I read my first Sylvia Plath poem when I was thirteen. I knew that what I had been feeling since the summer I turned twelve wasn’t simple pre-teen angst, but I didn’t know how to tell anyone that. Instead of telling people, I just self-injured. I had to pick a poem to read for a class project, and I chose “Lady Lazarus” because I was intrigued by the title. As soon as I read the poem, I knew I was hooked. I spent the rest of the afternoon reading every single Sylvia Plath poem I could find online. I had always wanted to be a writer, but from that afternoon on, I wanted to be Sylvia Plath.

I tried my damndest to write like her. I really did. But no matter how hard I tried, I couldn’t duplicate her work. I couldn’t get my own work to make me feel like I did when I read hers. I took hot baths, like she did. I cut myself, like she did. I was depressed, like she was.

When you’re young you don’t think about how your heroes can die. I thought about how my hero killed herself. Sylvia isn’t the only writer to take their own life; it seems like half of my favourite authors killed themselves, whether intentionally or unintentionally. There seems to be this pervading mythology that to be a writer, and especially to be a poet, your life must be tragic. There’s this idea about suffering for your art.

Research has proven that this idea is completely false. While female poets have been found to be more likely to have a mental illness or have experienced personal tragedy, the symptoms of most mental illnesses are actually counterintuitive to the creative process. This idea that creative people are more likely to be mentally ill comes from famous examples like Sylvia Plath.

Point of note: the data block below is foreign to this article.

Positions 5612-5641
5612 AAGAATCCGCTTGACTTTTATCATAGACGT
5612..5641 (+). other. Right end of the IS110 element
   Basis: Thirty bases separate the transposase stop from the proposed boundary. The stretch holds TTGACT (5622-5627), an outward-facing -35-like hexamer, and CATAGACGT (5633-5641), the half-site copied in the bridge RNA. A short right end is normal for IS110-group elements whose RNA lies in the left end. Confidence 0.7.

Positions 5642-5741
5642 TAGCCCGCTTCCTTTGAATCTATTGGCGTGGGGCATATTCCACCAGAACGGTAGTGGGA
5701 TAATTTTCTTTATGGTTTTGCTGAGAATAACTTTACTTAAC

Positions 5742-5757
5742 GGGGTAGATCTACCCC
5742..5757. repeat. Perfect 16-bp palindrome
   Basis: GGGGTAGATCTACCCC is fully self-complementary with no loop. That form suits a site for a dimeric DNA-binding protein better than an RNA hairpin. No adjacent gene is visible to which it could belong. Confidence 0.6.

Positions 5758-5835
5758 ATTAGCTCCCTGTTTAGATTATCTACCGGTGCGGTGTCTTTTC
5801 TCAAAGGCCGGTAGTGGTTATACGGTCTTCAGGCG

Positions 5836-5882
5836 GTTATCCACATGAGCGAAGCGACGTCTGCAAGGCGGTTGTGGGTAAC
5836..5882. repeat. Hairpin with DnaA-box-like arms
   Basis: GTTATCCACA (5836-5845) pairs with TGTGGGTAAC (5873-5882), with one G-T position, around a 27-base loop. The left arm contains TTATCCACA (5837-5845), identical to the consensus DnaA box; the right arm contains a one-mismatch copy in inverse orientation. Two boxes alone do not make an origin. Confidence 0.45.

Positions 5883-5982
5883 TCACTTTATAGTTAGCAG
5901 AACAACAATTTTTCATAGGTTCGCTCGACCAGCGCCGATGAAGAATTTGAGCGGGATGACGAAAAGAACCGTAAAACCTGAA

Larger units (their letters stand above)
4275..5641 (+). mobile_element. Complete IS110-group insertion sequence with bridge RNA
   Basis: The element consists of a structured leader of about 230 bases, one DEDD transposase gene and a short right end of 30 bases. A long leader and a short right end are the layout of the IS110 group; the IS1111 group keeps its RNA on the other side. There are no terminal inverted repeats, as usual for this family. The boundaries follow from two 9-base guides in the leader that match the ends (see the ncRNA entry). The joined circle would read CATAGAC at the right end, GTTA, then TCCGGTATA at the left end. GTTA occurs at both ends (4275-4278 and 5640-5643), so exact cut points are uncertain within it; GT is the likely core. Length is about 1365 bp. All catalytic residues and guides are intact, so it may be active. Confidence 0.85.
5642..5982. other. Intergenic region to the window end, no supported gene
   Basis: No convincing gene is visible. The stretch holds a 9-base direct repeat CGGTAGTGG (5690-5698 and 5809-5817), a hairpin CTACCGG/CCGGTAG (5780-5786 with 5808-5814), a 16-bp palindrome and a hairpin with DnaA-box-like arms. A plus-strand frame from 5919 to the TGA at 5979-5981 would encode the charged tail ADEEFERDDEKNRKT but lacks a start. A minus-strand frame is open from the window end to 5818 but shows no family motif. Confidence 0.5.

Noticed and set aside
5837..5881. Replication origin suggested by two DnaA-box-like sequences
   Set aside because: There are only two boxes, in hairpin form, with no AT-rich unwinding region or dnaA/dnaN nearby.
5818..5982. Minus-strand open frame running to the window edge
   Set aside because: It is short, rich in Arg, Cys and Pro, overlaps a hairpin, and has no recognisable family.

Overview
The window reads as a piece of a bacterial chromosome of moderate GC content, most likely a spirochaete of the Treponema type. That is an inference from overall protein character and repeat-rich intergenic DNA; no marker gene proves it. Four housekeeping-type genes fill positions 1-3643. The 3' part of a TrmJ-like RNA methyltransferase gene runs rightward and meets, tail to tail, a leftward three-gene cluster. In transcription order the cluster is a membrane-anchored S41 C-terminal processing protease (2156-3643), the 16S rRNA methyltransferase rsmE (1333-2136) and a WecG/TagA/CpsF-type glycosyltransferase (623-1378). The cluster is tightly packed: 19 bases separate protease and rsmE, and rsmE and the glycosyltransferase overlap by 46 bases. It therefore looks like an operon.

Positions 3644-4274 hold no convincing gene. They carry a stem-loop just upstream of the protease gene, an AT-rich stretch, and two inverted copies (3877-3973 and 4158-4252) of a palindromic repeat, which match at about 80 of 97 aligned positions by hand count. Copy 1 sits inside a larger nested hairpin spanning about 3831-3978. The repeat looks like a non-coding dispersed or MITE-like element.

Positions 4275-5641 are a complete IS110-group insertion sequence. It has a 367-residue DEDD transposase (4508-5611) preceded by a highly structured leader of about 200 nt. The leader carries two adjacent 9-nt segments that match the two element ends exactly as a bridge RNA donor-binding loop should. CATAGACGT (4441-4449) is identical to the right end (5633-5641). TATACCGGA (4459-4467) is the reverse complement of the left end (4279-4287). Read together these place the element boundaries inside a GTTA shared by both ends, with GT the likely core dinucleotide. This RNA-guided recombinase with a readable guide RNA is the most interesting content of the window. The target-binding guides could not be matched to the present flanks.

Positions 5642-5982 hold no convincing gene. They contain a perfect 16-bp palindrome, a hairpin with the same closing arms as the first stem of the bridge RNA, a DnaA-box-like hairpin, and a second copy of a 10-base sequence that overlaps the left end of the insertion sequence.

As a young person you don’t see that research. You become used to your suffering because that’s how you become a better poet, the one thing that you want more than anything else. You learn to revel in it and assume that you’re not going to get better, because you, like Sylvia, are a depressed poet and there is only one way for this to end.

I don’t blame Sylvia Plath for my tragedy. It would be foolish to. What I do blame is this idea of glorifying tragedy and mental illness that’s pervasive in popular culture.

I’m done with the myth of the tragic poet.

After reviewing my portfolio, one of my writing teachers gave me powerful advice: “you don’t have to be Sylvia Plath”. I had never realised that not being her was an option. As I continued to grow as a poet, I started to develop my own style and stray away from the formula I’d been following. I started to read other poets. I started to write about things other than my personal life.